Ignorance not always bliss
So how and why does exclusion still take place when there are direct benefits to inclusion? Often, without even realizing it, people engage in micro-inequities that are driven by their unconscious biases. Micro-inequities are the subtle gestures, comments, and interactions that make you feel included or excluded by another. It’s feeling ignored when you’re talking to someone and they glance at their watch when you make an important point. It’s being left off of an email chain when you should have been included. Think of micro-inequities as the waves that threaten to erode your beautiful beach house that sits on wooden stilts. Over time, the waves deteriorate the wooden stilts, often in ways that are unseen by the eye.
While there are a number of ways to uncover exclusion and unconscious bias in an organization—and eventually eradicate it—the process may start with three questions:
- Is there a team member who would view my feedback as negative if I give them any feedback at all?
- Who on the team do I dislike working with?
- Which person on the team makes me say, “I am having such a difficult time getting to know this person?”
Most likely the person or people who surface in your responses are feeling excluded from your work groups.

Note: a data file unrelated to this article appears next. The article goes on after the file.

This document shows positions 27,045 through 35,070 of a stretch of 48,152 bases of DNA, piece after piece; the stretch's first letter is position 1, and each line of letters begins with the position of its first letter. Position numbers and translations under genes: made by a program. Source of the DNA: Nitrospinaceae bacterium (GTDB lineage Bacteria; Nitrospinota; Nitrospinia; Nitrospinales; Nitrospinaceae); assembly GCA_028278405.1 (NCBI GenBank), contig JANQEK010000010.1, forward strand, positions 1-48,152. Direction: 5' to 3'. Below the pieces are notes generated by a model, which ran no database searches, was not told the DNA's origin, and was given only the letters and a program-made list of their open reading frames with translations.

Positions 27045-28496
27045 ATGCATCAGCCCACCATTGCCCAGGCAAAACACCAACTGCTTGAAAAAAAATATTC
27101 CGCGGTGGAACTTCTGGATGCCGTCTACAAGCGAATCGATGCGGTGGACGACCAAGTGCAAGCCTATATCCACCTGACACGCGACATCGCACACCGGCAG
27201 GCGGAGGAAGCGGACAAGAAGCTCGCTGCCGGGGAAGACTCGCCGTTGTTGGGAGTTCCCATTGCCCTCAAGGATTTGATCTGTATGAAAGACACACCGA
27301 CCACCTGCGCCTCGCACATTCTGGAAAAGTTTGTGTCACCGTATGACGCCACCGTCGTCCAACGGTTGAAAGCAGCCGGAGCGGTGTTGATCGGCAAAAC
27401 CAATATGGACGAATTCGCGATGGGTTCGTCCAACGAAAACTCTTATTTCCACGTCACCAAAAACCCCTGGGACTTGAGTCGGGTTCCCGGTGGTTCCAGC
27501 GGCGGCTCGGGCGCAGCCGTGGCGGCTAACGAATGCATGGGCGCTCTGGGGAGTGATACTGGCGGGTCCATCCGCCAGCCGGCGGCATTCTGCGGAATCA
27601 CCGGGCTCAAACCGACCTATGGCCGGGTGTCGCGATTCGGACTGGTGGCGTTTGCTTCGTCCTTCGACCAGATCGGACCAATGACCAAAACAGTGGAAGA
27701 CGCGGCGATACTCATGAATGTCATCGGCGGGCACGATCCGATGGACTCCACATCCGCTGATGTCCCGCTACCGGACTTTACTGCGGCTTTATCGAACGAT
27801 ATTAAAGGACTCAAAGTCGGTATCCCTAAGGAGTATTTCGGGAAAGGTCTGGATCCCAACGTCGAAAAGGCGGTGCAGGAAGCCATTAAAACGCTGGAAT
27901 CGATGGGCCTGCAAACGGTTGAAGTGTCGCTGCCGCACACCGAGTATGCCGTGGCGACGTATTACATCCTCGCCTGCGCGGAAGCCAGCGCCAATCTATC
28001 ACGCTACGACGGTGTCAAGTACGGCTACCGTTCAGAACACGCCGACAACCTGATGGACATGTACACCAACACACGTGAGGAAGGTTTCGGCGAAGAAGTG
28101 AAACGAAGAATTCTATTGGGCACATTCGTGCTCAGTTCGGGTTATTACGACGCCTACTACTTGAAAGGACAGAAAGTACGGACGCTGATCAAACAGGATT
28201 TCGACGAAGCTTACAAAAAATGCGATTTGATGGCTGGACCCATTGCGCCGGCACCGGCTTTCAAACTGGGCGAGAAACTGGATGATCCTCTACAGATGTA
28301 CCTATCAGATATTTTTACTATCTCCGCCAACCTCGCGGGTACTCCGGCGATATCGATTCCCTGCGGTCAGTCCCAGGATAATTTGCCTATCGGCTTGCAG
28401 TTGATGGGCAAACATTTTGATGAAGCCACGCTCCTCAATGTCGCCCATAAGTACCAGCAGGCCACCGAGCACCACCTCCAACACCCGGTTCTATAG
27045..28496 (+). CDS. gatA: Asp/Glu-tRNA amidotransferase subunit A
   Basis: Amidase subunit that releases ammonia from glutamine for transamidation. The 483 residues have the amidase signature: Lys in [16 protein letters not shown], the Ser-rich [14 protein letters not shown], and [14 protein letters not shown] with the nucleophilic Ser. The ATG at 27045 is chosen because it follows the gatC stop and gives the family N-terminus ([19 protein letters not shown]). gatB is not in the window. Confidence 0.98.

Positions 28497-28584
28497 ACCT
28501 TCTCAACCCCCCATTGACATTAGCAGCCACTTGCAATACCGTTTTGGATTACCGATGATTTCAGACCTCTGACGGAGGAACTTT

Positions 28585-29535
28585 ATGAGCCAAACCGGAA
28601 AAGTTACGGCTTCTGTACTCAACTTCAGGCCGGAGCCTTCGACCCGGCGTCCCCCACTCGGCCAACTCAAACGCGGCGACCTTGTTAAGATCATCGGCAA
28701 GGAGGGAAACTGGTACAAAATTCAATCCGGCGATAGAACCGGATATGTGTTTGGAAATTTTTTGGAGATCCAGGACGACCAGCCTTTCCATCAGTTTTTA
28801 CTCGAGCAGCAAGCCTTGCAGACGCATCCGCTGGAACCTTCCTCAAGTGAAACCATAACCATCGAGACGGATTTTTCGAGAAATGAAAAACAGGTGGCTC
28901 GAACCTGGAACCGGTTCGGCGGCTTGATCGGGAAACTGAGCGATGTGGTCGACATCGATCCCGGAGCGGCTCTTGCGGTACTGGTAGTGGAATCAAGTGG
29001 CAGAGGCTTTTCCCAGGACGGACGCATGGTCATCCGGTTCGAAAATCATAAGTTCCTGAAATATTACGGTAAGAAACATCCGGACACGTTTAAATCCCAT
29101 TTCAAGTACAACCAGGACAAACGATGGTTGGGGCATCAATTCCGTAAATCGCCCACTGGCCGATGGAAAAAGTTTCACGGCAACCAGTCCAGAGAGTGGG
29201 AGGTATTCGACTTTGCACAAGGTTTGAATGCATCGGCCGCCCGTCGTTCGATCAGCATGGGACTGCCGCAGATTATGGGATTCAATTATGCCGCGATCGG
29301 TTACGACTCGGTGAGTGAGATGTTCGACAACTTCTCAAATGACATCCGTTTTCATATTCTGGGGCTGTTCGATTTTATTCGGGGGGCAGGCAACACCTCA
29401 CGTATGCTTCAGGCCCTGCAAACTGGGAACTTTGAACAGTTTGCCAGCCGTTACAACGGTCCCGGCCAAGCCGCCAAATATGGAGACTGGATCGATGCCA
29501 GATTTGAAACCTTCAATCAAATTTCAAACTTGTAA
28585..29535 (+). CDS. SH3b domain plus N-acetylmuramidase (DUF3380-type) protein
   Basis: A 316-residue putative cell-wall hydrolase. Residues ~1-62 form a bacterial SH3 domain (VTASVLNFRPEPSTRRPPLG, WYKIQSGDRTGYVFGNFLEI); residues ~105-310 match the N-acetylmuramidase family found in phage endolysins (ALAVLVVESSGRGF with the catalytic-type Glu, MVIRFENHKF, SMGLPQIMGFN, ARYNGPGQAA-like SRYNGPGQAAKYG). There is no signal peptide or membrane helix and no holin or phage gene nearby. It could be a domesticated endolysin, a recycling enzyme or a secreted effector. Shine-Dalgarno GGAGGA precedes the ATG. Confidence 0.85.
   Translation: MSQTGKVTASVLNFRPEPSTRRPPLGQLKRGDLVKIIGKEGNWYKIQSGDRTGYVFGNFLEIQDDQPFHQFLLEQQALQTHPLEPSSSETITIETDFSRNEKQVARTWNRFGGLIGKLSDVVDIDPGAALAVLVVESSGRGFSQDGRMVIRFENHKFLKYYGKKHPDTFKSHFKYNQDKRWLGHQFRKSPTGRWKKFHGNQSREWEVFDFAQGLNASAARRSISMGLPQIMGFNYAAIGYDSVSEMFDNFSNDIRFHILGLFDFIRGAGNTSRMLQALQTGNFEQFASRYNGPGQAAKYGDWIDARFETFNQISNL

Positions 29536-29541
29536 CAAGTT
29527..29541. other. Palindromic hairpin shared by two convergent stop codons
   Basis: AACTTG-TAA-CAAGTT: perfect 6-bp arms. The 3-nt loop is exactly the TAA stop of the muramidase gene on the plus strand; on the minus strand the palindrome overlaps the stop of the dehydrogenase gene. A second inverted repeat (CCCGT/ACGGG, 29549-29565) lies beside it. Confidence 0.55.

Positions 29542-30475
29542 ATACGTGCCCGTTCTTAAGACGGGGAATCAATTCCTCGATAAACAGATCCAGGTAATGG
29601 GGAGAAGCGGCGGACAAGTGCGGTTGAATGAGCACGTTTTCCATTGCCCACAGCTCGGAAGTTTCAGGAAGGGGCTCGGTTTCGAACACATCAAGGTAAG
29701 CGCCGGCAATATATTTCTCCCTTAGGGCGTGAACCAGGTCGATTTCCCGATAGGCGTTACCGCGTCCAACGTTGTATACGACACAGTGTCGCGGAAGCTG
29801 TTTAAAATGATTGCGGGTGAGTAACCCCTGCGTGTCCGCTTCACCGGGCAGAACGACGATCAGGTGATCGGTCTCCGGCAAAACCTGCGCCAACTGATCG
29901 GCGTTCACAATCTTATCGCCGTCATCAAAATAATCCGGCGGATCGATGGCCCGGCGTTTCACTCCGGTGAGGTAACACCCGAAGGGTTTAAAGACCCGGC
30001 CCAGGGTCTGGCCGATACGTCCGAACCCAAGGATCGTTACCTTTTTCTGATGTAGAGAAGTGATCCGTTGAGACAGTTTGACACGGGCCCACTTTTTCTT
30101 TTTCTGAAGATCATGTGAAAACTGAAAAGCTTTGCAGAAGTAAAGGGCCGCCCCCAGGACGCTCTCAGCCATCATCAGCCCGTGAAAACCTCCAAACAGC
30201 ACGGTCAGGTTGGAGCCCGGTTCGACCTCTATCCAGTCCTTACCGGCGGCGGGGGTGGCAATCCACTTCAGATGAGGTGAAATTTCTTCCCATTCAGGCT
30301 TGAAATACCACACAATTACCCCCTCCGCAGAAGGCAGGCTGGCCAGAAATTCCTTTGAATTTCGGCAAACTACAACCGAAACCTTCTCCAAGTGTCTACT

In a training session for a large government agency, there was a senior leader who admitted that while he was committed to diversity as a cause, he was not putting his actions into practice with certain individuals on his team. He courageously admitted that he created a self-fulfilling prophecy where his favorite employees were excelling and the others, whom he did not connect with and had ignored, were struggling. Invitations to his afternoon coffee excursions to Starbucks were only extended to the people on his team that he connected to and liked.
Even those with the best intentions have difficulty tying their words to their actions. Creating an inclusive culture takes shaking our unconscious minds awake and questioning our actions.
Natalie Holder is an employment lawyer, speaker, corporate trainer and author of Exclusion: Strategies for Increasing Diversity in Recruitment, Retention, and Promotion. As the co-founder of the New York State Bar Association’s Labor & Employment’s Diversity Fellowship she developed strategies to increase diversity and retention for various bar associations. In 2013, NYU honored her with the Martin Luther King, Jr. Humanitarian Award. For more information on Natalie Holder please visit www.QuestDiversity.com.